"Desecrate Jesus Name" begins with a memorable riff that is soon accompanied by drums and a tormented scream. Immediately, one recording flaw is apparent as the drums are a bit too high in the mix. However, this is not too difficult to ignore. The riffs are mostly thrash-inspired, yet still possessing a rather sombre feeling. The vocals add to this, as well. One can also detect some influence from Bathory and Burzum, though it is not incredibly overpowering.

The next song is "Remembrance of My Past Battles and Times" which contains a mixture of the sorrowful thrash riffs, as well as the typical tremolo-picked melodies that defined much of the Second Wave of Black Metal. This is raw and primitive, yet creates more of a depressing atmosphere than anything truly evil or hellish.

"Black Wind of War" may be one of the most recognizable tunes ever created by this band. The song begins with another mid-paced thrash riff, with vocals of pure howling misery. Meyhna'ch was certainly losing what little sanity he possessed, by this point. As the song progresses, tremolo riffs and blasting drums are introduced, but this is definitely not where the song shines. The slower parts are where the band is most able to create the atmosphere of despair and hopelessness that characterized so many of their works, and this is evident here. As the E.P. reaches its conclusion, nothing is left but a woeful melody being carried on the winds of desolation.

Mütiilation's career can be split into two parts, with the first consisting of the material up through Remains..., This is the one that really defines the band for me, and Hail Satanas We Are the Black Legions is an integral part of this era, and is a strong representation of what they were trying to achieve. While most newer fans are more aware of the later output, you should seek out the early stuff to get a better idea of what this band was all about.

Written for http://ritesoftheblackmoon.tripod.com

Solid but too Short - 68%

PutridWind, July 6th, 2008

If you know Mutiilation then you might expect that efforts during Willy's involvement in the LLN would be even more atrociously produced than the future full lengths. The LLN was known for being one of the black metal circles with the worst production values ever (made the Norwegians look clean). That is why it is surprising at how well this album is produced, for both LLN and later Mutiilation standards. What we have here is not indiscernible noises and sloppy riffing and drumming, but rather a solid black metal album. It doesn't do much to further the genre, but it did establish Mutiilation as a serious and solid black metal act. Later efforts would prove to be more polarizing, with either great recognition of albums or little respect for the music.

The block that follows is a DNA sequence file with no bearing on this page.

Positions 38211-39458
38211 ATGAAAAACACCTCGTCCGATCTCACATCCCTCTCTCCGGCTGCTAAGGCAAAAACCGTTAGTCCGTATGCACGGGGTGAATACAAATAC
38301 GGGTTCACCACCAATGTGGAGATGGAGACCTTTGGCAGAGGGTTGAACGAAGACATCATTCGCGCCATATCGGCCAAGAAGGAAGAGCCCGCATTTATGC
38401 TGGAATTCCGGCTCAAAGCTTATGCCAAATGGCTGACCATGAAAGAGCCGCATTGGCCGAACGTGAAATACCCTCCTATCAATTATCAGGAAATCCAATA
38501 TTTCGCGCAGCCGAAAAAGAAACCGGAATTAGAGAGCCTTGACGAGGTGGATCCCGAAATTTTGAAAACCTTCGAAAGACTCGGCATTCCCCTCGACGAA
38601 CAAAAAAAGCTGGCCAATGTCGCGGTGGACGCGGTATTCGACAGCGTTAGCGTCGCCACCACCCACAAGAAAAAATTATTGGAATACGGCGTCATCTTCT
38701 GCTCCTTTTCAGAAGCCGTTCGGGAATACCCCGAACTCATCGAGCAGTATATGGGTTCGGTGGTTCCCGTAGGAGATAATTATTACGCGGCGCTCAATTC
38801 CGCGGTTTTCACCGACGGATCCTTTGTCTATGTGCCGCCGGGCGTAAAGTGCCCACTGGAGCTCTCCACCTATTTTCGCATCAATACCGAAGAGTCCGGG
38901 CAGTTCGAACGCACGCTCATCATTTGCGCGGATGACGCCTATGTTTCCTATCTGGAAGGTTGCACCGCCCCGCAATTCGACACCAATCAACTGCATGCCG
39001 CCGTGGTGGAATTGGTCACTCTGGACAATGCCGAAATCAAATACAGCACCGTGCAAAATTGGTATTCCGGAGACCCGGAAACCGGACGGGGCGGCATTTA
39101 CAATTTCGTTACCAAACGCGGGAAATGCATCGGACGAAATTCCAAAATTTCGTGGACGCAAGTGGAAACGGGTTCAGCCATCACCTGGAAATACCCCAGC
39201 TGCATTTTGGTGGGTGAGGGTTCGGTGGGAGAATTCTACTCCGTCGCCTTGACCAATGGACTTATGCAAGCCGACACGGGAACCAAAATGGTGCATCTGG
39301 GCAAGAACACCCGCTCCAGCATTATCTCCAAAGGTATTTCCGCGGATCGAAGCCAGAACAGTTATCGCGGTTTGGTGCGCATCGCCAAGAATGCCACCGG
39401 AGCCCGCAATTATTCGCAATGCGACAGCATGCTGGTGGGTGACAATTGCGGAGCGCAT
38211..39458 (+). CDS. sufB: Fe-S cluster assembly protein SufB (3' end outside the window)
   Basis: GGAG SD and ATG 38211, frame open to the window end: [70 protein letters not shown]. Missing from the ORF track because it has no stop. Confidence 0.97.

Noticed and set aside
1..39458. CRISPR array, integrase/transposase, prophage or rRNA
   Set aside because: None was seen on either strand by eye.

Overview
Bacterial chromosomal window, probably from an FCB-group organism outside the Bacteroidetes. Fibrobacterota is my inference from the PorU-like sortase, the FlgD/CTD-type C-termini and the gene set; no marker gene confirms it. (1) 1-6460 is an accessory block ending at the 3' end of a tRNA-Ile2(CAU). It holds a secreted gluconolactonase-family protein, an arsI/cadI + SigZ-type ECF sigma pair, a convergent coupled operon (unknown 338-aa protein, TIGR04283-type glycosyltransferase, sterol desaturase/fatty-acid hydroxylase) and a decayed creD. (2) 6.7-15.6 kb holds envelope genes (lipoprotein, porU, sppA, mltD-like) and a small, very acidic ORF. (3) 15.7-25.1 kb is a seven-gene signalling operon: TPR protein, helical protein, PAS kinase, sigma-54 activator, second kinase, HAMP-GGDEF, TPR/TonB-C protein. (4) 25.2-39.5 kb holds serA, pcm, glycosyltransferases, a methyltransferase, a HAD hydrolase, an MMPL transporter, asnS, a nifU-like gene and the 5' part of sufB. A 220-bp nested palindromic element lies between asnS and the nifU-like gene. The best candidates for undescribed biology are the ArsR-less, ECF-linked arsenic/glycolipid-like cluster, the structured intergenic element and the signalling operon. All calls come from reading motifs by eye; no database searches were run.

The music here is not strictly the kind of black metal you expect from Mutiilation. The first song along already includes a less depressive and slow sound than later albums. "Desecrate Jesus' Name" focuses around a very nice headbanging riff that sounds very tight. The drums are programmed (this probably helped with getting a tighter sound) and have extremely good production values for an LLN release. Guitars are a bit quiet (which I personally like) and the bass can also be heard well. Together the instruments sound very synchronized and don't get in the way of one another. The vocals here also show promise, with a more pained kind groan rather than the high shrieks of the Remains... album. In all the song works very nicely on all fronts working mainly with power chords and midtempo tremolo riffs will showing some good tempo variation.

The next song, "Remembrance of my past battles..." also features some good guitar work, as well as a nice solid drum basis. The guitar shows some creative melodic ideas and doesn't play in the predictable style that most black metal does, going out of key (in a good way) to make riffs less predictable. Same thing goes for "Black Wind of War", there is some very nice palm muted power chord riffing that lends the album a but of an old school black/thrash sound. In fact the album in whole sounds a bit like old Bathory in a mid tempo speed. Clocking in at under 15 minutes it's also very easy to digest and doesn't bore the listener with repetition.

The shortcoming of the album is the lack of real creativity though. The songs remain in a familiar verse chorus structure, and generally work with a guitar riff based on power chords or tremolo picking, and although executed well, the instruments usually center around what the guitar does, with drums and bass adding little interesting fills or variations. Vocals are also a little too average, they somehow sound too distant to communicate the hate that is evident in many of the songs. They lack the necessary power to really make the listener identify with the music. That being said they are better than the vocals on many other Mutiilation releases. It's almost a pity that the album isn't longer because it shows promise, and perhaps, if Willy had developed more towards an old school late 80s sound on future albums, later albums would be much better.